Early primary states are like Judy Garland, John Wayne, and Zach Galifianakis: They're typecast. They have their roles, and campaigns and political media tend to stick to them. In Iowa, you find out how a candidate fares with evangelicals. In New Hampshire, moderates. In South Carolina, African Americans. And in Nevada, as of late: Latinos.
But while all of these states are evolving—how about Donald Trump and those New Hampshire moderates?—nowhere has the narrative shifted more than Nevada.
OK, that may be putting it a bit strongly. Nevada is the first primary state with a sizable Latino population, which accounts for 17.2 percent of voters there. Compare that to between 2 and 3 percent in Iowa, New Hampshire, and South Carolina; no other state comes close until after Super Tuesday. Candidates know this well and target accordingly; see Hillary Clinton's latest campaign video for proof.
But Nevada has another distinction: It was one of the states hardest hit by the subprime-mortgage foreclosure crisis, a continuing concern that's left a mark on the housing market as big as the Las Vegas Strip.
Eight years after the Great Recession, the state's foreclosure rate is still more than twice the U.S. average. More than a fifth of Las Vegas-area homeowners are underwater, meaning they owe more on their mortgages than their homes are worth. And Nevada's 6.4 percent unemployment rate ranks it 47th out of the 50 states, quite a ways from New Hampshire (4) or Iowa (6).
All this would seem to favor Bernie Sanders, or perhaps Donald Trump, who have centered their campaigns on messages of economic justice and reclaimed greatness, respectively. Both messages would certainly be well-received in Nevada.
But while the present housing market will spark a stump speech or two, the financial collapse has cost campaigns dearly in different way: It forced a lot of people out of their homes, and campaigns don’t know where they’ve landed.
Between 2003 and 2008, hundreds of thousands of people moved to Nevada, as the state’s population ballooned. During those years, the state saw a net increase of 220,000 people, even after accounting for folks who moved out.
Then the bubble burst. Over the next five years, Nevada had a net increase of only 3,000 people, which sounds bad enough. Then consider that 100,000 people left during that time, according to the American Community Survey, and it sounds even worse.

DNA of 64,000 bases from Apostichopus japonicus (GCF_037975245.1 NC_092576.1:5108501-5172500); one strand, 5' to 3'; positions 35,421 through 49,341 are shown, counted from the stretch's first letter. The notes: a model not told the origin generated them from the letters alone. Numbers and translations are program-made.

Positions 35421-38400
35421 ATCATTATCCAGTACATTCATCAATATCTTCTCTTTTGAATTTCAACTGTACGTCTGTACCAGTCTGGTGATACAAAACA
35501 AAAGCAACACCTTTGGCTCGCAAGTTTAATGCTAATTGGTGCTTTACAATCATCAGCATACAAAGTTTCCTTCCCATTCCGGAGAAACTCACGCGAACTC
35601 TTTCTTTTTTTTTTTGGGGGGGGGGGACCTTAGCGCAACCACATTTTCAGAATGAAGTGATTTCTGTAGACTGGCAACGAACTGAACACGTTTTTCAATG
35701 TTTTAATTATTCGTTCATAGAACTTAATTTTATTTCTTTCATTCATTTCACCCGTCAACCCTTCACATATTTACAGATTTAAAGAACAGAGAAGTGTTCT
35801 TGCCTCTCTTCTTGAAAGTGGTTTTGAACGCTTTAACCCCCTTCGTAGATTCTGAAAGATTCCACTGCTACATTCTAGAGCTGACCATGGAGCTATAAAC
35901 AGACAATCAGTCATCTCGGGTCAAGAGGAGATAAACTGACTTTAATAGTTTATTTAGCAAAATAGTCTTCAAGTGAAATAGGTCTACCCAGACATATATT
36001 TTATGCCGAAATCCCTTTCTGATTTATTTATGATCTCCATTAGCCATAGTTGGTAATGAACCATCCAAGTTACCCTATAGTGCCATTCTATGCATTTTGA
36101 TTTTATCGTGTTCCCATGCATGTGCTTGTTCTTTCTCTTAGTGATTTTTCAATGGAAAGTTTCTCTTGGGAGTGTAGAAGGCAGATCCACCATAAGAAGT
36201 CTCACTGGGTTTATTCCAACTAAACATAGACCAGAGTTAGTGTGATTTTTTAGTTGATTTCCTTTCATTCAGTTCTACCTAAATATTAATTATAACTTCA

To this day, Nevada has some of the highest housing turnover in the country, with nearly 20 percent of residents reporting they moved in the past year. This roiling population wreaks havoc with campaigns, which rely on dependable voter lists to coordinate canvassing.
Jorge Neri, Hillary Clinton’s organizing director in Nevada, said as much in an interview recently with Reuters:
Clinton staffers first arrived in Nevada last April, campaign officials said, targeting the state early because it has the third nominating contest in the presidential race for the Democrats.
But because so much of the file was out of date, the Clinton campaign had to work harder just to find voters and make sure their information was correct. Door knocking, for example, was often much more time consuming: People listed at certain addresses might have moved, requiring volunteers to engage with new residents from scratch and, perhaps, find out where the previous occupants had gone.
The problem complicated normal operations, Neri said. "Had we had cleaner lists, had we had not such a transient population, we would be focused more on the volunteer recruitment," he said.
Housing turnover can also affect polls, which often use voter files to predict turnout. Indeed, few outfits have fielded polls in Nevada compared to South Carolina, though both have contests on the same day.
The Silver State is in no danger of losing its status as the bellwether of the Hispanic vote. That’s its role. But behind the scenes, the financial collapse may play more than a bit part in the outcomes of its caucuses.